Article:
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Officials Say State Economy Might Never Fully Recover

State budget officials say the state economy will likely never reach the level it might have hit had the recession never happened.

DeBoer image cropped

Photo: Regan McCarthy

Larry DeBoer says Hoosiers will need to significantly increase revenue growth in order to make a complete recovery from the recession.

State budget officials say the state economy will likely never reach the level it might have hit had the recession never happened. Purdue University Professor and state budget forecaster Larry DeBoer said revenues would have to increase significantly as Hoosiers exit the recent recession in order for Indiana to reach the same economic height it once might have.

“We descended into quite a deep hole in this great recession, 2007 to 2009, and now we’re climbing out,” DeBoer said. “But if we’re to get back on the old growth path we have to have a couple years of acceleration, but our forecasters are not predicting that. They are predicting basically normal growth out of the low point of the recession and that means that our state economy and our state revenues end up being permanently smaller than they would have been.”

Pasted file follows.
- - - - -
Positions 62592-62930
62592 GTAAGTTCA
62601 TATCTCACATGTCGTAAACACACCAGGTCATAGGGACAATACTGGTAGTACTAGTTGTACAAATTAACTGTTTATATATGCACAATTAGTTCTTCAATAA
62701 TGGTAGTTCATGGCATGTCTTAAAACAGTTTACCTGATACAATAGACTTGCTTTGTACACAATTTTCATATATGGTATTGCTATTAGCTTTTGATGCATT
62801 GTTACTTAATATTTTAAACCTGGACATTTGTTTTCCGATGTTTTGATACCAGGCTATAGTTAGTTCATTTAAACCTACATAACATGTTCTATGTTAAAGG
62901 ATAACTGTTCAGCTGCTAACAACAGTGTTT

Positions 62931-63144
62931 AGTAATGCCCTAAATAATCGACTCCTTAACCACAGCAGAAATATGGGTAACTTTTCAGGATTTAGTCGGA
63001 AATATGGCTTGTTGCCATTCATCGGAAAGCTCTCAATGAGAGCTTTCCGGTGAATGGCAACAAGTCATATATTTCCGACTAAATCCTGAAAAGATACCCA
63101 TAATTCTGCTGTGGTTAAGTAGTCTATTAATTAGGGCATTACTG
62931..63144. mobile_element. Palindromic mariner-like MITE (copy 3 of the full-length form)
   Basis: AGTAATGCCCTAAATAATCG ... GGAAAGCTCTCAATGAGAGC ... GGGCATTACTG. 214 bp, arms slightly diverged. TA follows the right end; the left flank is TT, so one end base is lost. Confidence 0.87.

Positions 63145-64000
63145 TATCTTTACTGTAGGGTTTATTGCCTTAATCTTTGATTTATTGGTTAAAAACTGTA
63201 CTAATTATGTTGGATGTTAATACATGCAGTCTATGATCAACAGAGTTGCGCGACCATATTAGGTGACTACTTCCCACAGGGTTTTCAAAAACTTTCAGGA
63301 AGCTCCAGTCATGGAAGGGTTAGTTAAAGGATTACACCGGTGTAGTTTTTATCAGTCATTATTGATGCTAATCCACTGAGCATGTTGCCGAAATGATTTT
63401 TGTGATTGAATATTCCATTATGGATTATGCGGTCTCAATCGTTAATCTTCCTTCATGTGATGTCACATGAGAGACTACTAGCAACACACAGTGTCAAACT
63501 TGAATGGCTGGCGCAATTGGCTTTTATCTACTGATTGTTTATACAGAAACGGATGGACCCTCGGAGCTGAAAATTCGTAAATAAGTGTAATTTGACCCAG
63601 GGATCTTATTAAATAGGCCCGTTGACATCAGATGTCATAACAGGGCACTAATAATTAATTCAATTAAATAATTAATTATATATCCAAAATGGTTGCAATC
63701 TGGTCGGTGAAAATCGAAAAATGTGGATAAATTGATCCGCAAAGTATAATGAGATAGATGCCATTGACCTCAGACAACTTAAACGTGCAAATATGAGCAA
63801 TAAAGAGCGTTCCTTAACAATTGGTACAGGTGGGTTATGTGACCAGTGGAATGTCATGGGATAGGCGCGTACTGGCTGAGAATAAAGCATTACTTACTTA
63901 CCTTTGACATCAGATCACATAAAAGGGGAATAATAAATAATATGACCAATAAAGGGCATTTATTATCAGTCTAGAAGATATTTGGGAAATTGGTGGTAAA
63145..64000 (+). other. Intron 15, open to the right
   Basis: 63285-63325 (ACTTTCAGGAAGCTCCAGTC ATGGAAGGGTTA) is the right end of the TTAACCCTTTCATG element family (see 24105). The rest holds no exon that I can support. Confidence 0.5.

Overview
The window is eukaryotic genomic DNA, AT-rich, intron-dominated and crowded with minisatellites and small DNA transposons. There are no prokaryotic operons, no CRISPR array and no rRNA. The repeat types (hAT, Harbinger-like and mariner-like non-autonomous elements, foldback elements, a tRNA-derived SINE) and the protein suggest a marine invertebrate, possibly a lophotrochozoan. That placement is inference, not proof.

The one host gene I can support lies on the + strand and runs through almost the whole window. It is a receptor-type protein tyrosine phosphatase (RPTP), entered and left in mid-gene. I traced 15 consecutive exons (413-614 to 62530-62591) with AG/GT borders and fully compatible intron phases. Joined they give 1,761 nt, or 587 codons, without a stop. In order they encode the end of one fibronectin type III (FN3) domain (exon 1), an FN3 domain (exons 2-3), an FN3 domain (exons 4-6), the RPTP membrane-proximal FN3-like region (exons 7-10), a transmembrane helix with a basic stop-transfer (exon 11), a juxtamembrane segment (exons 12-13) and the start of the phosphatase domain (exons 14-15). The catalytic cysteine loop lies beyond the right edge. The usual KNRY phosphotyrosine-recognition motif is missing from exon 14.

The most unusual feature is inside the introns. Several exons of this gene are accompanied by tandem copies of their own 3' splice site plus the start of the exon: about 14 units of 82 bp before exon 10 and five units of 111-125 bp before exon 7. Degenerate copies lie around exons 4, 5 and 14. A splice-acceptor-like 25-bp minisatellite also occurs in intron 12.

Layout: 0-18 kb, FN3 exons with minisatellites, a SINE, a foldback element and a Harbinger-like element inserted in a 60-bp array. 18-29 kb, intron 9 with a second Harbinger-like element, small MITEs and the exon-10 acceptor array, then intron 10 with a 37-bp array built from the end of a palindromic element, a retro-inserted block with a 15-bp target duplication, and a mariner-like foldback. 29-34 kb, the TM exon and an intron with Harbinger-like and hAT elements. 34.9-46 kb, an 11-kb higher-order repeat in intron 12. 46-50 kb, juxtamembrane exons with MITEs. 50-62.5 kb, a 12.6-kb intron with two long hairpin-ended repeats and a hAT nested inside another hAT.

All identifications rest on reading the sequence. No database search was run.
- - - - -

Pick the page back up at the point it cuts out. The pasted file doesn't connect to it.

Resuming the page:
Deboer said forecasters are predicting revenue growth to be at about 4% for the next few years, adding Hoosiers would need to reach about 6% in order to reverse the effects of the recession. DeBoer also said during a public information session last night that if Governor Mitch Daniels and other legislators are going to make good on their promises not to raise taxes they’re going to have to make expenditures equal only the revenue the state takes in. Dipping into savings, Deboer said, is not an option. He adds state governments need to keep about 5% of their operating budget in reserve, and right now, he said, Indiana has scraped all the way down to having just about 5.2% or about $650 million in the bank.

“That’s what we expect to have at the end of 2011, which implies that there are not more balances to draw upon. We’ve taken about $750 million in balances to shore up spending and prevent tax increases and that sort of thing. We’ve used that up over the last few years. But we’re basically at the rock bottom minimum of balances.”

Chipping away at that 5.2% reserve, DeBoer said, would put officials at risk of not being able to pay their bills for things such as employee pay roll or governmental contracts—a problem DeBoer said, with which our neighbor state Illinois already has experience.

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